Today I have the very lovely Robyna May guest posting on Mrs D plus 3. I’m so excited to have her here taking all about sibling ages gaps and if they actually really matter?
Robyna writes her own blog at The Mummy and the Minx, a blog dedicated to empowering mothers and inspiring minxes. She writes about getting the mojo back into your life after kids, and expanding possibilities when they contract after having babies. Her passions are writing and creating beautiful things. She lives in a house full of boys (including the dog). She spends her days balancing running a freelance business, blogging, and taking care of her young children.
Sibling age gaps? Do they matter?
There have been a spate of articles recently about the “best” age gap to have between kids, how your birth order shapes you as a person and what combinations of gender and number of children lead to the happiest families. Which would be all well and good if it was something we had any real control over. The fact is, there are great things and not so great things about all families.
My sister and I are twenty months apart. We grew up the best of frenemies. As children we played together, teased each other and defended each other when anyone else tried. As teenagers we drove each other mad, wore each others clothes (sometimes we even asked first), confided in each other and shared a bedroom. As young adults we shared the same friendship group, the same taste in music and began to appreciate just how special the closeness between sisters can be. As adults, she is one of my closest friends, my rock and the person I turn to in a crisis. She supports me and loves me unconditionally. It’s pretty amazing – having a sibling.
And it’s something I wanted for my own son.
I had always imagined myself with two children, fairly close in age. My ideal was just shy of a three year age gap. I thought that would allow closeness whilst maintaining some level of order in the house. One out of nappies before the new one arrived. A nice period of time for the eldest to have mum and dad all to himself before having to share. I read articles that said three years was the ideal period of time for a body to heal between child births. It was all very neat, planned and precise. It all made sense.
Life isn’t so neat. Life can be spectacularly messy and senseless. Due to a tragedy that I could not fathom, let alone control, the age distance between my youngest and eldest son is close to five years.
Five years is not a small gap. I go thorough the ages in my mind when it seems so very large: When the youngest is six and the eldest is eleven. Nine and fourteen. Thirteen and Eighteen. I worry that they won’t be close growing up. I worry that some of the joy of having a sibling is lessened by this wider gap. My heart hurts a little when I watch my youngest struggle to play games too old for him with my impatient eldest. But it comes with plenty of upsides.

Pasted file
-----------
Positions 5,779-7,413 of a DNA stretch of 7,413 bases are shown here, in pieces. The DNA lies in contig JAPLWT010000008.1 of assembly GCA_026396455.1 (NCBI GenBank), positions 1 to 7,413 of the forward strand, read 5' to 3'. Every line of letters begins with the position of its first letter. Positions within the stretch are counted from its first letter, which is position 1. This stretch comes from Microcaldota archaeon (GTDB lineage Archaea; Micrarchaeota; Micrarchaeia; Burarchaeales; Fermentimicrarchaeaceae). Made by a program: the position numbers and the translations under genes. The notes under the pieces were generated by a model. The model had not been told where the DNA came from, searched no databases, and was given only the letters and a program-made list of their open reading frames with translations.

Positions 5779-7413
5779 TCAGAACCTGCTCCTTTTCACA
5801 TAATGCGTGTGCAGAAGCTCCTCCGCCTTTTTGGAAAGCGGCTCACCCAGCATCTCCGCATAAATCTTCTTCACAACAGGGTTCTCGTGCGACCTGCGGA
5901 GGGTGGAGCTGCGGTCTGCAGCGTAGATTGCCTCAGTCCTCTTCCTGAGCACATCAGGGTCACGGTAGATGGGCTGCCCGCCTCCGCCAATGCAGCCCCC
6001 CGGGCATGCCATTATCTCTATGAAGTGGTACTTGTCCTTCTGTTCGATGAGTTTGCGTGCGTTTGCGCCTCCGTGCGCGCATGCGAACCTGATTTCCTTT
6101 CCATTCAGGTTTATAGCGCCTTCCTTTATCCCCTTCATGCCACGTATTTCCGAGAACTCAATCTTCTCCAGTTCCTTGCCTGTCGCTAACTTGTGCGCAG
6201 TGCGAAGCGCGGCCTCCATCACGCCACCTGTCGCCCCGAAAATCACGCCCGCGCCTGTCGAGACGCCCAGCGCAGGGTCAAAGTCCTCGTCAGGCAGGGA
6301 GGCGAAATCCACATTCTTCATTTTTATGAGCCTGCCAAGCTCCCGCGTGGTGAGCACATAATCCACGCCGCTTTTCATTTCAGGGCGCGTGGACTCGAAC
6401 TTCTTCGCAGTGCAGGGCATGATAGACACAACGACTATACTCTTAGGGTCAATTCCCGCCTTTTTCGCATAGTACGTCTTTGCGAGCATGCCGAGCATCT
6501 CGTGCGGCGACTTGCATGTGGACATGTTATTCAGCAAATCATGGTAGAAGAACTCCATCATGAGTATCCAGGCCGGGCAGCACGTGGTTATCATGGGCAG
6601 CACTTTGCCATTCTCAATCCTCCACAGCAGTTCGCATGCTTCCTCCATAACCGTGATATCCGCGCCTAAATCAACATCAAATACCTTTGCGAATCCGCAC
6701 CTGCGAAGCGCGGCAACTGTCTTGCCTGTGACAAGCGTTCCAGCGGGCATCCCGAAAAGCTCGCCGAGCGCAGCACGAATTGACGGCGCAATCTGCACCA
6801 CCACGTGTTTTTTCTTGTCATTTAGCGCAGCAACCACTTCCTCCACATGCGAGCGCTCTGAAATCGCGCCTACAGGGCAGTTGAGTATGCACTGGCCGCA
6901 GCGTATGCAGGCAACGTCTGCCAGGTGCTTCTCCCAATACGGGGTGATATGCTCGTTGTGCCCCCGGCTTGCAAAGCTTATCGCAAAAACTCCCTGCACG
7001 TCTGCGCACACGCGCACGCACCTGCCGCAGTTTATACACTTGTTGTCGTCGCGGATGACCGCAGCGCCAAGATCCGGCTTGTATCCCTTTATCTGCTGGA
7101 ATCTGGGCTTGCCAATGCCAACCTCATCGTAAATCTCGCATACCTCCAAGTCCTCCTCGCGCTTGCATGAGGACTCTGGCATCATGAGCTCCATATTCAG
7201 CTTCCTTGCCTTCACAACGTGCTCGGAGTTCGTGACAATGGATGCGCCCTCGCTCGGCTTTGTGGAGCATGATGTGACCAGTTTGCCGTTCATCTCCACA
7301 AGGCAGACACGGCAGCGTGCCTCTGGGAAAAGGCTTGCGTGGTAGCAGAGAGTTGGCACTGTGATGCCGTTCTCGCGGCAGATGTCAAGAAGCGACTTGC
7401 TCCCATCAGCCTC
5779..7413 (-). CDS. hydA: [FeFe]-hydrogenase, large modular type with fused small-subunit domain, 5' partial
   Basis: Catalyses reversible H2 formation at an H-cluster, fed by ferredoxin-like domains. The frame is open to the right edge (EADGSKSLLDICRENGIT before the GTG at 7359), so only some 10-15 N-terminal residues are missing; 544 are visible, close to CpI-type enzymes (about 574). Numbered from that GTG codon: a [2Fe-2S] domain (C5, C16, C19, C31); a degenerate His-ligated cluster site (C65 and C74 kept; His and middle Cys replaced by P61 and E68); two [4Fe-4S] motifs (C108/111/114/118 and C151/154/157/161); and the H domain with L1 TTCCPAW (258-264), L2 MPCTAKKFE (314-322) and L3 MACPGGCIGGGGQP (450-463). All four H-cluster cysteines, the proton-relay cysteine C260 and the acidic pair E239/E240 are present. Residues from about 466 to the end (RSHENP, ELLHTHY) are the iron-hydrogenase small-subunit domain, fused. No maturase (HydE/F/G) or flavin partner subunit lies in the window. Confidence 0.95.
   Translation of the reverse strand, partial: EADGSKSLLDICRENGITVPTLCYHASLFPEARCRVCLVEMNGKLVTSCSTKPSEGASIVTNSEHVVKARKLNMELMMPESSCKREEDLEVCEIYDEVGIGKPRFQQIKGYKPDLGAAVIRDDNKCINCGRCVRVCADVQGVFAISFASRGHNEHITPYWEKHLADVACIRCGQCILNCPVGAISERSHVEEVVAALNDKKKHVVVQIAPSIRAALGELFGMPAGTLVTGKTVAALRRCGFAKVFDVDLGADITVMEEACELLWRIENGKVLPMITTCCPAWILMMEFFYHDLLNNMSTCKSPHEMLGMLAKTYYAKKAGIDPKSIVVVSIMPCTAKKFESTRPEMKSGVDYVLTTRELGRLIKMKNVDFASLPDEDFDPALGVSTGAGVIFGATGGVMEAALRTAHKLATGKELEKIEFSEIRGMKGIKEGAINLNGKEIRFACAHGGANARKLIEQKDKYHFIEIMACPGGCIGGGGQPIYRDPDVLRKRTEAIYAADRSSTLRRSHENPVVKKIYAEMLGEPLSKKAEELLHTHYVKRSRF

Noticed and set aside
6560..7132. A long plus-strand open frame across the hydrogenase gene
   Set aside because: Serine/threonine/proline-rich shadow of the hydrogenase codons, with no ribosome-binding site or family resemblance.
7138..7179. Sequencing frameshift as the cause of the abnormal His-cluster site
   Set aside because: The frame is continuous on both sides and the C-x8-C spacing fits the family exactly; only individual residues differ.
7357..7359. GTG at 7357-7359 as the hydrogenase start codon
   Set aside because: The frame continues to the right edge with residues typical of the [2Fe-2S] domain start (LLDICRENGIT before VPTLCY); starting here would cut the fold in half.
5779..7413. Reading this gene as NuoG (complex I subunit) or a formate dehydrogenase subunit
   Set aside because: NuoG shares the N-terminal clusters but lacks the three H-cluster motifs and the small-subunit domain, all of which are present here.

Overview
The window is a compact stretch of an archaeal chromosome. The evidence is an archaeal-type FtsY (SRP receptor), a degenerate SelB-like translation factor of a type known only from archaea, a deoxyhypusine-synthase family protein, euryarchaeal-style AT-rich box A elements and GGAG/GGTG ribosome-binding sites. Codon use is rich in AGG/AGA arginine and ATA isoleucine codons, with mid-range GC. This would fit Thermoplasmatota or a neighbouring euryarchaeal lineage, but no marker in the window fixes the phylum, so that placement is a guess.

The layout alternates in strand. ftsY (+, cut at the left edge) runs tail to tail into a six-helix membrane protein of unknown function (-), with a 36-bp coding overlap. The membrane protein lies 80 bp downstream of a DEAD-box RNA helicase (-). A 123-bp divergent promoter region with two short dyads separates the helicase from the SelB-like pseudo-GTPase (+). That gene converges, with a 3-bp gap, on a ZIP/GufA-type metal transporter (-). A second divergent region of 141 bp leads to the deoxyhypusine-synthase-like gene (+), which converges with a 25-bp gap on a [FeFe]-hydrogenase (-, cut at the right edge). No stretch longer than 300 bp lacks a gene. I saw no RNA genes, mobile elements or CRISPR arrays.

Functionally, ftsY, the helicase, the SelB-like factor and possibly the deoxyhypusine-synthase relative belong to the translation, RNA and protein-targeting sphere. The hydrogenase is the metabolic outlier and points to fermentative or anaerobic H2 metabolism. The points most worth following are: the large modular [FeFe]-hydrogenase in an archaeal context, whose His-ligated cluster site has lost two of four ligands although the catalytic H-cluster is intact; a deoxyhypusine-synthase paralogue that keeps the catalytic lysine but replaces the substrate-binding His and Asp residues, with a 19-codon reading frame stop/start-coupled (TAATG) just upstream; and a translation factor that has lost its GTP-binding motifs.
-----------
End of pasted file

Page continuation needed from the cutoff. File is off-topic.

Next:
- I have so much one on one time with my youngest boy. Whilst my eldest is at school, we get to play together, go out together and do all the lovely things I was able to do with my eldest.
- My eldest can do so much for himself. Make himself something to eat, dress himself, bathe himself, grab a drink of water, set the table and the so the list goes on. Of course they sometimes make demands on me at exactly the same time, but it’s much less than it would be with a closer age gap.
- I remember the intense competition between my sister and I and I know that it will be much less between my boys.
- I don’t have the stress of dealing with more than one very dependant little person. The baby can take priority without my feeling guilty about leaving the eldest. He is old enough to understand.
- Whilst he is not exactly the worlds greatest baby sitter, my eldest son takes care of his little brother. He can entertain him or get him something to eat when he is hungry.
I watch my friends who have two or three little ones close in age. I can see the familiar sibling dynamics at play. I know that these are kids who will grow up and grow close. But I can also see how draining it is having so many little people so dependent on you at the same time. I can see the toll of having to to deal with the night waking of two or more infants. I can see the confusion in the eldest child – suddenly having to share and dealing with new expectations. I can see the sibling jealousy. I can see the battle for mummy’s attention. I admire my friends SO much. I think they are doing a beyond amazing job. But I am realistic about how hard it is to have children close together in age when they are very young.
My husband’s sisters are both considerably older than him. But now that they are adults, it does not matter. They adore him and protect him as no doubt they did when they were kids, but their friendship is on an even playing field. They help us with our children and we help them with theirs. We enjoy each others company. We plan camping trips, family evenings and holidays together. The familial support is strong. And when that tragedy I alluded to earlier occurred, it was our siblings that rallied around us. Age gaps didn’t matter one little bit. What mattered is that we had each others’ back. And in the end, that’s what having a sibling is all about.
What age gaps do you have between your children?